Daniel Smullen is a Software Engineering Ph.D. candidate at the Institute for Software Research, in the School of Computer Science at Carnegie Mellon University in Pittsburgh, Pennsylvania.Daniel's main areas of interest include privacy, security, autonomous systems, software architecture, and the Internet of Things.
Daniel speaks, reads, and writes in English, German, and French.
|Hima and Jive Fellowship in Computer Science for International Students||Carnegie Mellon University||2017|
|Ready-Set-Transfer Award||23rd IEEE International Requirements Engineering Conference||2015|
|UOIT Capstone ECSE Engineering Design Challenge Winner||University of Ontario Institute of Technology||2014|
|President’s Honours List||University of Ontario Institute of Technology||2014|
|NSERC Undergraduate Student Research Award||University of Ontario Institute of Technology||2013|
|President’s Honours List||University of Ontario Institute of Technology||2013|
|President’s Honours List||University of Ontario Institute of Technology||2012|
|Dean’s Honours List||University of Ontario Institute of Technology||2011|
|Engineers Without Borders Design Challenge Winner||McMaster University||2008|
|DaVinci Engineering Design Challenge Winner||University of Toronto||2007|
Studying the hoisting of non-functional requirements (such as privacy and security) into software architecture by leveraging formalized specification of legal policies. Actively working on the development of the Eddy requirements specification language toolset.
Developed a resolution-preserving image processing pipeline for interferometric synthetic aperture radar imagery. Engineered a cross-platform Python/C11 application that reduced processing time from weeks to minutes. Incorporated multithreading using OpenMP and multiprocessing using MPI. Tested on a variety of workstations and high performance clusters. Currently used in production with the UAVSAR project in the radar science and instrument engineering section.
Investigated user privacy in metadata released unknowingly through Internet traffic, and perceptions thereof in an ethics board approved user study. Also conducted a novel investigation of the Software Testing Coupling Effect using a variety of mutation testing tools and automation.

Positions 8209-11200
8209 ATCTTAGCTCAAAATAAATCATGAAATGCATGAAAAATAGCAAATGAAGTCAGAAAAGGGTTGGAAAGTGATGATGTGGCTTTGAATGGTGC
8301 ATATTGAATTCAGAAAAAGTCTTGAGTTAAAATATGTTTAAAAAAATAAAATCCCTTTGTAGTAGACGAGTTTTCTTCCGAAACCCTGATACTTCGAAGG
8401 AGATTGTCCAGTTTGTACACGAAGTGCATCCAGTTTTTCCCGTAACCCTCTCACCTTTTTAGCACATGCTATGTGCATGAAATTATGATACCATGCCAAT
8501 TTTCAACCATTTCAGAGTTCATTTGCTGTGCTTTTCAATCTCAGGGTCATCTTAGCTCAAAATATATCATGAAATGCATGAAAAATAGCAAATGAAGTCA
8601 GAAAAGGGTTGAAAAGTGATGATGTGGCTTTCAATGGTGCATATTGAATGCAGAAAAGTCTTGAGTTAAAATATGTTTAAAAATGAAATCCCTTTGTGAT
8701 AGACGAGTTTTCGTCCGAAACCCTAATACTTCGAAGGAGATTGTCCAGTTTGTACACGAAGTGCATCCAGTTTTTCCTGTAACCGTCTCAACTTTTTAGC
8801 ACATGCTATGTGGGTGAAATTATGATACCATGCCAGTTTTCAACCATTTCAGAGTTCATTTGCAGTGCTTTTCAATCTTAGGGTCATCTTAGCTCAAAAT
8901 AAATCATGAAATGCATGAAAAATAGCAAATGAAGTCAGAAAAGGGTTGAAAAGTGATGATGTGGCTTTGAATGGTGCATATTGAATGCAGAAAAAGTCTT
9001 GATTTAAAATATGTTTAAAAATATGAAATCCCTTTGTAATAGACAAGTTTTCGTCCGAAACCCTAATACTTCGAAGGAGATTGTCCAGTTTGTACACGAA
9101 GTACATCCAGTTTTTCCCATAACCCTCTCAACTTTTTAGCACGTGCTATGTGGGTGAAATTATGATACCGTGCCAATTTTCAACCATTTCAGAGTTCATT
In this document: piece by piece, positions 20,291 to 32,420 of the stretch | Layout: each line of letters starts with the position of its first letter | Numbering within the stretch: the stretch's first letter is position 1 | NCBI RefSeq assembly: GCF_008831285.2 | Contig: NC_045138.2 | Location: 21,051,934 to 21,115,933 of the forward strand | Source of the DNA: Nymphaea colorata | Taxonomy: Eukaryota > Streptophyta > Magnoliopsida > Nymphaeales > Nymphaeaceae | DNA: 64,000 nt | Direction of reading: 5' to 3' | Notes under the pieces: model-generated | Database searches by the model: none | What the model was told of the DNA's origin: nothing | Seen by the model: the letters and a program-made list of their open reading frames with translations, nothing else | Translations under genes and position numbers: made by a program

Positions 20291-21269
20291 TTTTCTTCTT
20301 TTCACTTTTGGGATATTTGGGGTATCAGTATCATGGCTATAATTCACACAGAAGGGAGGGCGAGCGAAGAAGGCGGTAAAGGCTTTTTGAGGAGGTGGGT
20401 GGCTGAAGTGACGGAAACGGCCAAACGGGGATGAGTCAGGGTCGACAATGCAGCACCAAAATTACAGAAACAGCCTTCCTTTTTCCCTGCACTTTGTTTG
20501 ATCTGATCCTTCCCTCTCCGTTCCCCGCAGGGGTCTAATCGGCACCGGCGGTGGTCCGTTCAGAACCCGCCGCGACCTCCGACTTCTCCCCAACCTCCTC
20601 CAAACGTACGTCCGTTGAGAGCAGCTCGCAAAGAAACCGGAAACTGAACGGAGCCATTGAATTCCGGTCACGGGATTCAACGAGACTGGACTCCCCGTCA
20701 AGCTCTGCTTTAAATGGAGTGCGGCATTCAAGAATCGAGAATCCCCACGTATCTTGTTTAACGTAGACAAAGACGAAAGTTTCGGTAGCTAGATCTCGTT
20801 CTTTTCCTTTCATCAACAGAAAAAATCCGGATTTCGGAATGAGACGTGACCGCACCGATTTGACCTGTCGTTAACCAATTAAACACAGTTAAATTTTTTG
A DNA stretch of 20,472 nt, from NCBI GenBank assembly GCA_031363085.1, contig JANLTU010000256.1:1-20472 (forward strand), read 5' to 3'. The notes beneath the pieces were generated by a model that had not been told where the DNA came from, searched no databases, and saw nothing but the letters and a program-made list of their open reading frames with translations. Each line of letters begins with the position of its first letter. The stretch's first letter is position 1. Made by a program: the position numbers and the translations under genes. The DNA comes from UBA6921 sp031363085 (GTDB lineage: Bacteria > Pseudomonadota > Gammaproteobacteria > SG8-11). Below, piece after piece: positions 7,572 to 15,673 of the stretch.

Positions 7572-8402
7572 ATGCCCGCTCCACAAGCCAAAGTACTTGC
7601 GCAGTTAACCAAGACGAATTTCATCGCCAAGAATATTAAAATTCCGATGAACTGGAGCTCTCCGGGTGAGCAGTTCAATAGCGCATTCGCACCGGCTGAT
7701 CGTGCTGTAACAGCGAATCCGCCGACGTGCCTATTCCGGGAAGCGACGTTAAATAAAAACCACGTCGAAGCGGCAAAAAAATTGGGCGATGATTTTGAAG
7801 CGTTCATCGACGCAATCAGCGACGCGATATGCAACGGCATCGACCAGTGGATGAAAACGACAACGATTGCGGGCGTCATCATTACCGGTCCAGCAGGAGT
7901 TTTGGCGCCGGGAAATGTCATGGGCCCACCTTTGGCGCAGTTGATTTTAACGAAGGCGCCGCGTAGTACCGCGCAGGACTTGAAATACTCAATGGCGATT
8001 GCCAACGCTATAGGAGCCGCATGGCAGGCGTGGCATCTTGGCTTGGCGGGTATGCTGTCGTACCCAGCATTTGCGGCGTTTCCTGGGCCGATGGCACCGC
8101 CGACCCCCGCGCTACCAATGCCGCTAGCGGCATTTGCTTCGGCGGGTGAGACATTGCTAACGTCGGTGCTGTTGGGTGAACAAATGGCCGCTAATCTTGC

Studied tinyOS based wireless sensor networks, applying policy-based programming to create a new development environment (Policy IDE). Server-based and console-based variants using IPv6 running on embedded systems were also created. Published and presented at EUSPN-2013 (Elsevier). Poster presented at UOIT Student Research Showcase 2013. Research funded by NSERC Undergraduate Student Research Award
Conducted research on mission-critical datacenter systems, analyzing network traffic and file system logs toward better disaster recovery, and infrastructure improvement planning. Developed a novel workstation staging system, reducing the time for new workstation deployments (from 160 minutes down to 20 minutes).
Provided technical support for high value clients in engineering departments and senior management, performing computer forensics, data recovery, and system troubleshooting. Conducted seminars on security and system repair using open source software.
Implemented information systems developed for JEGEL, managing sample logging and lab process queuing. Gained comprehensive field experience in geotechnical and QA testing for concrete and asphalt. Oversaw integration of computer systems during the JEGEL/LVM merge.
Worked as assistant project manager, laboratory and office systems administrator. Worked with City of Toronto on special projects (Trans- Canada Highway Rehabilitation, Toronto 2009 Capital Works Program). Performed collaborative development on an ISO certified laboratory sample management software. Designed and built a datacenter servicing the Toronto engineering team.
The IoT Resource Registry helps IoT service providers to connect with their users, offering a unified way for information and choice on IoT services and resources. This project is a part of the larger Personalized Privacy Assistant project.
Supervisor: Dr. Norman Sadeh, Carnegie Mellon University
Eddy is a privacy requirements specification language that privacy analysts can use to express requirements over acts to collect, use, transfer and retain personal and technical information. The language uses a simple SQL-like syntax to express whether an action is permitted or prohibited, and to restrict those statements to particular data subjects and purposes. The Eddy specifications are compiled into Description Logic to automatically detect conflicting requirements and to trace data flows within and across specifications. Each specification can describe an organization's data practices, or the data practices of specific components in a software architecure.
Supervisor: Dr. Travis Breaux, Carnegie Mellon University
Synthetic aperture radar (SAR) or interferometric SAR (InSAR) images suffer from granular speckle noise, which must be removed a posteriori to make images suitable for analysis. We implemented several enhancements to Deledalle’s InSAR denoising filter (NL-InSAR) to gain leverage over the algorithm's inherent speed tradeoffs. Our results show quantitative and qualitative advances over the canon, as well as promising new research directions for further improvements. Our workstation- and supercluster-portable implementation allows high quality speckle noise reduction over full-sized UAVSAR images in a matter of minutes, versus weeks using the naïve algorithm.
Supervisor: Dr. Razi Ahmed, Jet Propulsion Laboratory